Presentation Outline. History of the Safe Medicine Disposal for ME Program and its developmentOverview of program model and participant instructionsPreliminary phase I data reviewPhase II and program expansion. Why Maine?: The State's Prescription Drug Problem. In 2007, nearly 90% of Maine drug
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2. Presentation Outline History of the Safe Medicine Disposal for ME Program and its development
Overview of program model and participant instructions
Preliminary phase I data review
Phase II and program expansion
3. Why Maine?: The State’s Prescription Drug Problem
In 2007, nearly 90% of Maine drug deaths were caused by prescription drugs
Maine Drug Enforcement Agency arrests for prescription drug misuse or diversion has increased dramatically to 23% of all arrests
In terms of the relationship of pharmaceuticals to violent crime and property crime, Maine ranks number one in the country
Maine ranks second in terms of the availability of pharmaceuticals for abuse
4. Large rural regions
38th in population density; < 10 residents per square mile in over half of state
Distribution/collection and financial challenges
Chronic illness and related drug use higher in rural areas
Median age 41.2 years (United States Census, 2005)
Americans 65+ account for over 1/3 of prescriptions dispensed, but only 13% of the national population
5. It curtails childhood overdoses
It restricts household drug theft
It limits accumulation of drugs by the elderly and other high users
It protects our physical environment
It restrains improper drug donations
It eliminates waste in the health care system
6. Coalition Building Began with Maine Benzodiazepine Study Group and Maine Drug Enforcement Agency
Convened a group stakeholders from children’s advocacy, environmental organizations, medical associations, and others to create legislative solution
7. Public Law 2003, Chapter 679
Maine Unused Pharmaceutical Disposal Program
Program administration – Maine Drug Enforcement Agency
Maine Drug Return Implementation Group
LD 411 “An Act To Establish a Pilot Program for Return of Unused Prescription Drugs by Mail” (Sponsored by Representative Anne Perry) (Signed 6/27/07)
8. Proper Drug Disposal Day Proclamation First proclamation in the nation on safe drug disposal endorsed by a governor
Signed by Maine’s governor on October 31, 2007
Recognizes the negative impact to public health and the environment of unwanted consumer pharmaceuticals
Recognizes the lack of effective and efficient methods of drug disposal has resulted in negative social, cultural, ecological, and global effects
Urges proper adherence by all citizens to medication and appropriate drug disposal
9. International Coalition Building Athens Declaration developed at 2nd International Conference on the Environment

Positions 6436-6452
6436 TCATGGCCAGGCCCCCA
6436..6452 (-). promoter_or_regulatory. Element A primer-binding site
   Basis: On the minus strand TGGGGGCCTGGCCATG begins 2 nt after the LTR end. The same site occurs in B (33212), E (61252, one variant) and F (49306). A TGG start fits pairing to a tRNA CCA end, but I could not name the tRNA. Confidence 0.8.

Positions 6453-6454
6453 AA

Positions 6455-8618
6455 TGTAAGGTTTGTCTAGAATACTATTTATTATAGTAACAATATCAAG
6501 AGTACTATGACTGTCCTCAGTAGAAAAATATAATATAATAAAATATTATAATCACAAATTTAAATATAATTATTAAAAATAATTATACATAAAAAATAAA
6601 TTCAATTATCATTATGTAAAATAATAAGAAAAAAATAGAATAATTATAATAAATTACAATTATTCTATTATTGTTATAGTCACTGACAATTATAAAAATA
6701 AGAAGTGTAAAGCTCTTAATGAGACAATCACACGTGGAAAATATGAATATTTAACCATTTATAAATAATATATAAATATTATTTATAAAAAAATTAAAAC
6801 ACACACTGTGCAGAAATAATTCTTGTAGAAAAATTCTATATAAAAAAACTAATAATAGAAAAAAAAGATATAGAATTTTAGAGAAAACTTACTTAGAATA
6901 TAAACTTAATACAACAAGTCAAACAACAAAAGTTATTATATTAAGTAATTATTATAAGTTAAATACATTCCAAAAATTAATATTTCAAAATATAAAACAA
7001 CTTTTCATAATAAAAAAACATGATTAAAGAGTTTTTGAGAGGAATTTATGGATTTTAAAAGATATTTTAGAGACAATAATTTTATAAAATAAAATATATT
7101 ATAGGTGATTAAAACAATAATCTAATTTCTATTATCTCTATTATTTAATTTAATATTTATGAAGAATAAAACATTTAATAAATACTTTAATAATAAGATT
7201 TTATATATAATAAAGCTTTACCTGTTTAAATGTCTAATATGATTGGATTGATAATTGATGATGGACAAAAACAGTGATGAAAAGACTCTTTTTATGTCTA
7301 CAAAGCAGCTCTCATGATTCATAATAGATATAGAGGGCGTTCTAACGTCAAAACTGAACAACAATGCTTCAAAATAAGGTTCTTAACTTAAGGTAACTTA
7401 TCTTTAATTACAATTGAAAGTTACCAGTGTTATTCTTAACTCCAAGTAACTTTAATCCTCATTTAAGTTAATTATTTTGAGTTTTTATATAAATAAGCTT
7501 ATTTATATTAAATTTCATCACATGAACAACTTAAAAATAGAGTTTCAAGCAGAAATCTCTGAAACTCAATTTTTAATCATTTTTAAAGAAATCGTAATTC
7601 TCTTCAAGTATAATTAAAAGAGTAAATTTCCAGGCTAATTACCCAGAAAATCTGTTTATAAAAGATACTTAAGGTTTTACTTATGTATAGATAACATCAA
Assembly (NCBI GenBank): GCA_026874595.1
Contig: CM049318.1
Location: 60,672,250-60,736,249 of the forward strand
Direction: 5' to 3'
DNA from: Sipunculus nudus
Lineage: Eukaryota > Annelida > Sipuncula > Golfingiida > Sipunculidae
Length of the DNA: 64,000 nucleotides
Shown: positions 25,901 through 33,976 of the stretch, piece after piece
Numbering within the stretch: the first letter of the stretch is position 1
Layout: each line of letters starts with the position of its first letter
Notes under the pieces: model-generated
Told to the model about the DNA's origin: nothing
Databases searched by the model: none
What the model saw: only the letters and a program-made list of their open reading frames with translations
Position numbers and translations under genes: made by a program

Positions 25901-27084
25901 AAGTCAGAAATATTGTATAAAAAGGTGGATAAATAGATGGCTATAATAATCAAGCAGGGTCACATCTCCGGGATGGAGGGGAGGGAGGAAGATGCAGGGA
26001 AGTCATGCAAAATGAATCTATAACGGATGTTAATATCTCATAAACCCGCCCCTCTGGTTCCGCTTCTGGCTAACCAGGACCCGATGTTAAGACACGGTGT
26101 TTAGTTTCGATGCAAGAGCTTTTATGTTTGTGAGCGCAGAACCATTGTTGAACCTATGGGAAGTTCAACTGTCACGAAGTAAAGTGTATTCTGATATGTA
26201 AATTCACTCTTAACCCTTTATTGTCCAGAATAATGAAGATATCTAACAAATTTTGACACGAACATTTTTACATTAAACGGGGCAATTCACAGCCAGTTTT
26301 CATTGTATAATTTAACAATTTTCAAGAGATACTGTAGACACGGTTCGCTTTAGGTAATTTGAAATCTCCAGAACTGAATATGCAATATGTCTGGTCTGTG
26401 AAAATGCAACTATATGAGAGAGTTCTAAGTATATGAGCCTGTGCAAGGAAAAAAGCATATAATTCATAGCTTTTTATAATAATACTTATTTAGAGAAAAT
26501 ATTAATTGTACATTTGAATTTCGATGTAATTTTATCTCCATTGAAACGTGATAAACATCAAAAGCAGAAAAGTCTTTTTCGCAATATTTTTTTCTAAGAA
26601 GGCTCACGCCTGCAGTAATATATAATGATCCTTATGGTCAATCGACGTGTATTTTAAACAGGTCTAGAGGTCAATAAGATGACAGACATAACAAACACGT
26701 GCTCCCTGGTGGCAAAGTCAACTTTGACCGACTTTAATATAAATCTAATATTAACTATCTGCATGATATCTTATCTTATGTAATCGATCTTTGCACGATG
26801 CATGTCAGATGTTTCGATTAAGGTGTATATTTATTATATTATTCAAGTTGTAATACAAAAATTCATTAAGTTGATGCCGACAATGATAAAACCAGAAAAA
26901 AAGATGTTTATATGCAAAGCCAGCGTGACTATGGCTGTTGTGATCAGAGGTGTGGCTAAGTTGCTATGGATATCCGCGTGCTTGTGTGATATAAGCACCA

Endorses disposal options available to citizens and the 6 reasons for disposal:
1. To curtail childhood overdoses
2. To restrict household drug theft
3. To limit accumulation of drugs by the elderly
4. To protect our physical environment
5. To restrain improper international drug donations
6. To eliminate waste in the international health care systems of all countries
10. Program Overview Unique opportunity to test and refine state-wide field model
Phased mail-in return program
Funded by the U.S. Environmental Protection Agency (EPA)
Working prototype for state and beyond
Future full scale establishment of Safe Medicine Disposal for ME
11. Postage-paid medicine return envelopes are distributed to selected pharmacies and organizations across the state at no cost
Staff members then give the envelopes and an instruction packet to interested participants
12. Program Model
13. Program Goals Remove unneeded prescription drugs from circulation
Disposal in compliance with applicable state and federal laws and sound environmental practices
14. Project Objectives Calculate the weight, type and hazardous characteristics by actual pill count and drug classification
Calculate the cost of such a program
Offer an education campaign concerning proper use and disposal of prescription drugs
15. Phased Implementation Allows for monitoring of the program and piloting of protocols
Phase I: Four-county model
Pharmacies as the point of distribution for program envelopes
No public education effort
Selected sites within the designated area
Only for people 65 and older and caregivers
16. Geographic and demographic patterns of prescription drug accumulation
Implications for prescribing, insurance reimbursement, and dispensing policies
17. Full compliance for mailing
Postage-paid mailers accommodate a range of contents
Padded mailers nondescript and not easily identifiable to a criminal element
20. Participants can use a black permanent marker to write over the name of the person who was prescribed the medicine.
They should not write over the name of the medicine or the dose.
23. Needles or sharps cannot be returned through this program.
Participants are instructed to contact their health care provider or pharmacist for information about disposing of these items.
24. Survey is completed and placed into the envelope with their medicine.
25. Participants write down the envelope code on the corner of the medicine return envelope.
After the envelope has been mailed, participants call the program helpline at 1-866-637-9743 and leave a message with the envelope code and date it was mailed.